Stephen Strasburg
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Stephen Strasburg dominates Dodgers in NLDS Game 2 victory

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Just one day removed from a painful Game 1 shutout in Los Angeles, the Nationals picked themselves back up with a decisive 4-2 victory over the Dodgers on Friday. Thanks to a tremendous effort from Stephen Strasburg and several key plays by Anthony Rendon and Asdrubal Cabrera, they held the NL West contenders at bay long enough to even the National League Division Series, 1-1.

With All-Star hurler and former three-time Cy Young Award winner Clayton Kershaw pitted against former All-Star Stephen Strasburg, Game 2 of the NLDS promised a bonafide pitcher’s duel — and it didn’t disappoint. Kershaw went six strong innings, scattering three runs, a walk, and four strikeouts in his first postseason outing since he pitched back-to-back losses in the 2018 World Series.

The only thing missing was some pivotal run support, something even Kershaw couldn’t muster as Juan Soto robbed him of a line drive base hit with a terrific diving catch. Try as they might, the Dodgers just couldn’t get ahead of Strasburg, who one-upped Kershaw’s efforts with six innings of one-run, 10-strikeout ball. According to MLB Stats, his lights-out performance cemented him as the only pitcher in MLB history with 10+ strikeouts in three of his first four playoff appearances. He also beat out Hall of Famer Sandy Koufax’s record for lowest postseason ERA (0.64 to 0.95, minimum four starts).

The Nationals’ offense, meanwhile, kept them a step ahead of their rivals after they broke out for an early lead. Howie Kendrick plated a run with an RBI single in the top of the first inning — his first postseason RBI since the 2015 NLDS (when, funnily enough, he collected three RBI for the Dodgers) — while Adam Eaton and Anthony Rendon tacked on a pair of insurance runs in the second. The Dodgers eventually spoiled Strasburg’s shutout in the sixth, as Justin Turner eked out a sac fly to get the team on the board and Max Muncy followed up with a solo shot off of Sean Doolittle in the seventh, but it wasn’t quite enough to bridge the gap.

After Doolittle wrapped the seventh inning, the Nationals tabbed Game 3 starter Max Scherzer for a rare relief appearance in the eighth. He did so with aplomb, whiffing Gavin Lux, Chris Taylor, and Joc Pederson in order and preserving the club’s tenuous two-run lead. In the ninth, he was swiftly replaced by Daniel Hudson, who allowed a leadoff double, intentionally walked the tying run, and loaded the bases before finalizing the win with a game-ending strikeout to Corey Seager.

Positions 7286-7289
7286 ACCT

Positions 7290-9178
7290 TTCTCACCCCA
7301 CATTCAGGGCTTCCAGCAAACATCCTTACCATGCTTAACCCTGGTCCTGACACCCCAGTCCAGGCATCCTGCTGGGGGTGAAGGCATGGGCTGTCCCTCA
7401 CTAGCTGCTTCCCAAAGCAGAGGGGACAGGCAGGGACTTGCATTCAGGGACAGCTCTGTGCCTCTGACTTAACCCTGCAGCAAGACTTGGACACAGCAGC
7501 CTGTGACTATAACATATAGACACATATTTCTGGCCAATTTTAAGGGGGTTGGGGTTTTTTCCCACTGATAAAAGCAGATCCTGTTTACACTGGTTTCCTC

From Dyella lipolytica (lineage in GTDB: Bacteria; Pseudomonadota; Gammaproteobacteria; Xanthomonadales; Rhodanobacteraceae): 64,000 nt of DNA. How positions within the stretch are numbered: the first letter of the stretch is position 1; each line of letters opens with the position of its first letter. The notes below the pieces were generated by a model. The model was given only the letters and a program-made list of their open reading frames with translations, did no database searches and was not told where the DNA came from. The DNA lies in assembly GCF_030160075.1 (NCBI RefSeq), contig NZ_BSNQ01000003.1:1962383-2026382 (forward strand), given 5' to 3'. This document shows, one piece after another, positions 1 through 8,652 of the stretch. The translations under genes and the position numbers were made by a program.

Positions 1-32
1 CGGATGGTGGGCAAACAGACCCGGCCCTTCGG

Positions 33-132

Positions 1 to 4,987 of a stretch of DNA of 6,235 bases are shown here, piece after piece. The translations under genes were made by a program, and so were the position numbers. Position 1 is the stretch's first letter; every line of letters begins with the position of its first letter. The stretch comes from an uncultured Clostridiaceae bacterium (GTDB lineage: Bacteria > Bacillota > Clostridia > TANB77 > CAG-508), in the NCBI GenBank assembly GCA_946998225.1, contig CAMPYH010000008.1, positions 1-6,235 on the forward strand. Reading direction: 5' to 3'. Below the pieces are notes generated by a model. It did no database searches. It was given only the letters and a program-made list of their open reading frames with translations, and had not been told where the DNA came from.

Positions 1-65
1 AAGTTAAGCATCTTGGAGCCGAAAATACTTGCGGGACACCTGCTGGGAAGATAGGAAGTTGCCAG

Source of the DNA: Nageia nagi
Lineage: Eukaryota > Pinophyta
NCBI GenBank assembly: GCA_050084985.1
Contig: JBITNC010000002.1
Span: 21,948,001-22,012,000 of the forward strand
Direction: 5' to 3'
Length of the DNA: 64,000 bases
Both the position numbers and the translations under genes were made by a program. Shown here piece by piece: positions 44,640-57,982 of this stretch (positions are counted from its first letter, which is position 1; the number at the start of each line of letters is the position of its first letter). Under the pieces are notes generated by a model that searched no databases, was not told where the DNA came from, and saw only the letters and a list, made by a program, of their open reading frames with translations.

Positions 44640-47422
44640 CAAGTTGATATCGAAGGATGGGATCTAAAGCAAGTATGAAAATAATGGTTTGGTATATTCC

Los Angeles will look to regain its foothold in the series on Sunday, when lefty Hyun-Jin Ryu will begin Game 3 at 7:45 PM EDT. Given Scherzer’s last-minute appointment on Friday, it’s unclear whether he’ll be sent back out for another full outing on Sunday. If so, it’ll mark his first formal start since the NL Wild Card Game, during which he claimed his first win after tossing five innings of three-run, six-strikeout ball against the Brewers.

Larry Walker to wear a Rockies cap on his Hall of Fame plaque

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I guess this came out the day he was elected but I missed it somehow: Larry Walker is going to have a Rockies cap on his Fall of Fame plaque.

While it was once solely the choice of the inductee, for the past couple of decades the Hall of Fame has had final say on the caps, though the request of the inductee is noted. This is done to prevent a situation in which a cap truly misrepresents history. This issue arose around the time Wade Boggs was inducted, as he reportedly had a deal with the Tampa Bay Devil Rays to pick their cap on his plaque which, to say the least, would’ve been unrepresentative.

There have been some mildly controversial picks in the past, and some guys who would seem to have a clear choice have gone with blank caps to avoid upsetting the fan base of one of his other teams, but Walker’s doesn’t seem all that controversial to me.

Walker played ten years in Colorado to six years in Montreal and two years in St. Louis. His numbers in Colorado were substantial better than in Montreal. His MVP Award, most of his Gold Gloves, most of his All-Star appearances, and all of his black ink with the exception of the NL doubles title in 1994 came with the Rockies too. Walker requested the Rockies cap, noting correctly that he “did more damage” in a Rockies uniform than anyplace else. And, of course, that damage is what got him elected to the Hall of Fame.

Still, I imagine fans of the old Expos will take at least some issue here. Those folks tend to be pretty possessive of their team’s old stars. It’s understandable, I suppose, given that they’ve not gotten any new ones in a decade or two. Add in the fact that Walker played for the 1994 Expos team onto which people love to project things both reasonable and unreasonable, and you can expect that the Expos dead-enders might feel a bit slighted.

Welp, sorry. A Rockies cap is the right choice.  And that’s Walker’s cap will feature.